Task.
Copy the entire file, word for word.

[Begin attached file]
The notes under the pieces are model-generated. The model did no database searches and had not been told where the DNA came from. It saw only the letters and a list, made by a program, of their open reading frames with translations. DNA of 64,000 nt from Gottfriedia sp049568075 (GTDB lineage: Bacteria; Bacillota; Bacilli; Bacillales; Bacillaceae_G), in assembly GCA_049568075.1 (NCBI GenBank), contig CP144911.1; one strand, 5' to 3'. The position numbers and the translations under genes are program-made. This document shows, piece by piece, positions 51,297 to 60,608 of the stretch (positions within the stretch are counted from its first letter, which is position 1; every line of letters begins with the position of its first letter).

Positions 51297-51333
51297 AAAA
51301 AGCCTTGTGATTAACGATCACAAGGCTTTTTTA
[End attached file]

The notes under the pieces are model-generated. The model did no database searches and had not been told where the DNA came from. It saw only the letters and a list, made by a program, of their open reading frames with translations. DNA of 64,000 nt from Gottfriedia sp049568075 (GTDB lineage: Bacteria; Bacillota; Bacilli; Bacillales; Bacillaceae_G), in assembly GCA_049568075.1 (NCBI GenBank), contig CP144911.1; one strand, 5' to 3'. The position numbers and the translations under genes are program-made. This document shows, piece by piece, positions 51,297 to 60,608 of the stretch (positions within the stretch are counted from its first letter, which is position 1; every line of letters begins with the position of its first letter).

Positions 51297-51333
51297 AAAA
51301 AGCCTTGTGATTAACGATCACAAGGCTTTTTTA